New Curtin University-led research has estimated that 1454 avoidable deaths (one person every five days) occurred in Australian capital cities in the past 20 years because of fine particle air pollution from extreme events such as bushfires and dust storms, wood-heater smoke or industrial accidents.
The study also found that nearly one-third of deaths from extreme air pollution exposure days could be prevented if pollution events were reduced by as little as 5 per cent.
Lead researcher Dr Lucas Hertzog from Curtin’s World Health Organisation Collaborating Centre for Climate Change and Health Impact Assessment said the findings highlighted the urgent need for effective strategies to manage air quality, particularly during extreme weather events like bushfires and dust storms, which are becoming more common due to climate change.
“Using data from 2001 to 2020 from air pollution monitoring sites, combined with a range of satellite and land use-related data, we modelled the exposure to exceptional levels of particulate matter air pollution (PM2.5) for each extreme pollution exposure day,” Dr Hertzog said.
“Despite relatively low daily PM2.5 levels generally (compared to global averages), Australian cities experience days with extreme pollution levels where PM2.5 concentrations exceed the WHO Air Quality Guideline standard.
“Sydney and Melbourne reported the highest number of deaths attributable to extreme air pollution events, with 541 and 438 deaths respectively, followed by Brisbane and Perth with 171 and 132 deaths.”
“Adelaide and Hobart were the cities that showed, across the 20-year period, fewer days exceeding WHO air quality exposure recommendations, with Adelaide recording only five days and Hobart 11 days above the threshold.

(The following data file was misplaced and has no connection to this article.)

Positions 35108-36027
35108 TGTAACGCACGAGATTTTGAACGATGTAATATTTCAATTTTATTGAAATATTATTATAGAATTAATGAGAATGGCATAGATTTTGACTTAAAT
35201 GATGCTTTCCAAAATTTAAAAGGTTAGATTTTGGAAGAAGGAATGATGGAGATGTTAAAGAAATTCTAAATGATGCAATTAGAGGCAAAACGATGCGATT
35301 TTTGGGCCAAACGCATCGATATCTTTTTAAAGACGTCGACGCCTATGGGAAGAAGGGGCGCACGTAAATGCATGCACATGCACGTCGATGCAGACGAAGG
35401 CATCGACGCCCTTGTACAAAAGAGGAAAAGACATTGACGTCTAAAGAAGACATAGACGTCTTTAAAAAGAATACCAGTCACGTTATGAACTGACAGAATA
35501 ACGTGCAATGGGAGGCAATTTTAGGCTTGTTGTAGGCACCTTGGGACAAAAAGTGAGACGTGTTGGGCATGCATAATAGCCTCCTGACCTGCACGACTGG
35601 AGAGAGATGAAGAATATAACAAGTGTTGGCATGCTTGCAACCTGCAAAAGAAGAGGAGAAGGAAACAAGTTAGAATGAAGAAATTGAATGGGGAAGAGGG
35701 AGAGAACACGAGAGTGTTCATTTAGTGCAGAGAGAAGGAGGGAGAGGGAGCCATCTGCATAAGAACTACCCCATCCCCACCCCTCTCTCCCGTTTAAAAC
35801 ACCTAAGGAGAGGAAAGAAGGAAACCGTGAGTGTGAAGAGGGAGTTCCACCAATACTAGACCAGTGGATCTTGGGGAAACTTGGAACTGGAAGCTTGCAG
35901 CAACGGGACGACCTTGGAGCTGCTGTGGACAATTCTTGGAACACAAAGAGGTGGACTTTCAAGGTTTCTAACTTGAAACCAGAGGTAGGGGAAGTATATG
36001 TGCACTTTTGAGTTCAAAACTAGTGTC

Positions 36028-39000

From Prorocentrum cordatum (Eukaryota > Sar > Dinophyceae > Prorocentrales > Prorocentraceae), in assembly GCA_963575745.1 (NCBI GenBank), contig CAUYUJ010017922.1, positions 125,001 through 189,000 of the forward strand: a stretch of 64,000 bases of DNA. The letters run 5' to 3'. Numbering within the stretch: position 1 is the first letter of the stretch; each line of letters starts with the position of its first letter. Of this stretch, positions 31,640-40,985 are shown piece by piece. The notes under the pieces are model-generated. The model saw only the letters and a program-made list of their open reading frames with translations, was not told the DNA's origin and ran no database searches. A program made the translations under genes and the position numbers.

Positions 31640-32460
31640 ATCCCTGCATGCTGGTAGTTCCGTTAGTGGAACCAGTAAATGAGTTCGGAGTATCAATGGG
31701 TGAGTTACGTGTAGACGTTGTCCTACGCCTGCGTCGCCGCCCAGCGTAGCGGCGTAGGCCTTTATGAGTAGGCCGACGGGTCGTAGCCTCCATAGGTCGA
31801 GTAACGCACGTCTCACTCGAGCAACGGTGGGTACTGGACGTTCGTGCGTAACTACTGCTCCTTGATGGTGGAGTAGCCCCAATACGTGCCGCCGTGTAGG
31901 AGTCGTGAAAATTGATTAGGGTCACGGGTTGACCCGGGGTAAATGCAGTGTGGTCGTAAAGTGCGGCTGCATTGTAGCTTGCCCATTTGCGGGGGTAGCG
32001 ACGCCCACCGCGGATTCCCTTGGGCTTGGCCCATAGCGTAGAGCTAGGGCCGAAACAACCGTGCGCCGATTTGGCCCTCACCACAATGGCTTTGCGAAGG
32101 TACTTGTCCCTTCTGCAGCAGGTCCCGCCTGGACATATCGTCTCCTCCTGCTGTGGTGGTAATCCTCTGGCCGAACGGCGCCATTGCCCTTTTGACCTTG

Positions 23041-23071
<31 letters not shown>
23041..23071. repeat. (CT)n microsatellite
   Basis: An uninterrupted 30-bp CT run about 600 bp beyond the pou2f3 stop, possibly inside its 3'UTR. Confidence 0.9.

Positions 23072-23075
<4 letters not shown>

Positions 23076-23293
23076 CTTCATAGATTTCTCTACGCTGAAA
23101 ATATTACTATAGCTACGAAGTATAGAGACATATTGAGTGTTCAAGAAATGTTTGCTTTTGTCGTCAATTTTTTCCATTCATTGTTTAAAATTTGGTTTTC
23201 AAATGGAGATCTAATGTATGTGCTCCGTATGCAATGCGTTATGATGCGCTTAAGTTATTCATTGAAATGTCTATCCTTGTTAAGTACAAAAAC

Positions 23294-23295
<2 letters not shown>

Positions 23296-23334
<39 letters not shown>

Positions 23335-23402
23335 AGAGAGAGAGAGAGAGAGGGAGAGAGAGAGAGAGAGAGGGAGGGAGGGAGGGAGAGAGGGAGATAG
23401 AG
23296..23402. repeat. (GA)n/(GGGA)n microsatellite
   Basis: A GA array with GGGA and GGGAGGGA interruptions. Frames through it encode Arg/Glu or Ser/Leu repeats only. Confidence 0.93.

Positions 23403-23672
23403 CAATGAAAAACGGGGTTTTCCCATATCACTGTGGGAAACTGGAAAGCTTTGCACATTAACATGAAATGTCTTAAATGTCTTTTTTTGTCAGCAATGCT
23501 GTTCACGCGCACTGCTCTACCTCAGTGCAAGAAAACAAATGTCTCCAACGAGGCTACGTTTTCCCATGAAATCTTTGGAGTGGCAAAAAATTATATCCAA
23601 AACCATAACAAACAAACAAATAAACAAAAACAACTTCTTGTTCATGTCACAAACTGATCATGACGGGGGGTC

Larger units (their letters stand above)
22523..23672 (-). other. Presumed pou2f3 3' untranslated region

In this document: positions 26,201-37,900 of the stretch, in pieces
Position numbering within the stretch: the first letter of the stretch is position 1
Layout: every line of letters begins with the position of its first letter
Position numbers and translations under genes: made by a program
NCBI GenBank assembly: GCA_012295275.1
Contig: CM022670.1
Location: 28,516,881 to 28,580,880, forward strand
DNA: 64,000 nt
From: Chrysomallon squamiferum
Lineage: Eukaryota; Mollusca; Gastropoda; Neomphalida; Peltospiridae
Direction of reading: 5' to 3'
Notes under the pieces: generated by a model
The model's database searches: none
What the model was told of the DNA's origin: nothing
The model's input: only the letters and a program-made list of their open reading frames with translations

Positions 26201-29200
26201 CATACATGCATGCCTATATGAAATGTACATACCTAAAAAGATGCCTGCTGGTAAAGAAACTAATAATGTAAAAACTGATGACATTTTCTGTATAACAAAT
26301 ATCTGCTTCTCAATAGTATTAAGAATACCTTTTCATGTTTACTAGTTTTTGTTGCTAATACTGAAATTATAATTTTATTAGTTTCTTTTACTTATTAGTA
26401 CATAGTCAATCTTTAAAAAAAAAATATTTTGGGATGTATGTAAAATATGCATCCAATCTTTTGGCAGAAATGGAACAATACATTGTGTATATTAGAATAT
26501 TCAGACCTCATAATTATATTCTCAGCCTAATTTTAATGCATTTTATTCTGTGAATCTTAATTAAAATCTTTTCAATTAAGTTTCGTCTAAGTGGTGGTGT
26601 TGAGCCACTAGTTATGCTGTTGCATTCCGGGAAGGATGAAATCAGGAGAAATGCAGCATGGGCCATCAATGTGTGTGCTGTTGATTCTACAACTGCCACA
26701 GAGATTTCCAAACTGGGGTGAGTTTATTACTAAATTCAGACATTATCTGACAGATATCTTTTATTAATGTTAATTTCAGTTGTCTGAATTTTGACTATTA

“Darwin, despite its relatively low number of deaths due to PM2.5 exposure events, experienced a high number of days exceeding WHO recommendations, ten times more than cities like Melbourne.”
Dr Hertzog said the findings show how extreme air pollution events could seriously affect health in urban areas, and understanding this link was crucial, as climate change may increase the frequency and intensity of such pollution events.
“Diseases associated with particulate matter air pollution include asthma and COPD (chronic obstructive pulmonary disease) as well as cardiovascular disorders,” Dr Hertzog said.
“Our study’s insights can aid in protecting public health by helping to inform policy development and actions to reduce impacts from extreme air pollution events.
“While responding to bushfires and dust storms is an increasingly challenging task, authorities have a crucial role in land use management. They also regulate energy policy and control wood heater regulations. Additional strategies to reduce emissions from industrial accidents or road transport-related smog events could enhance the control of sources of air pollution and improve well-being.
“It is also possible to reduce the burden of mortality by improving public health warnings and increasing community awareness of smoke avoidance behaviours.”
The research was supported by funding from the Healthy Environments and Lives Network — National Health and Medical Research Council Special Initiative in Human Health and Environmental Change, the Centre for Safe Air and the Australian Research Data Commons Air Health Data Bridges project.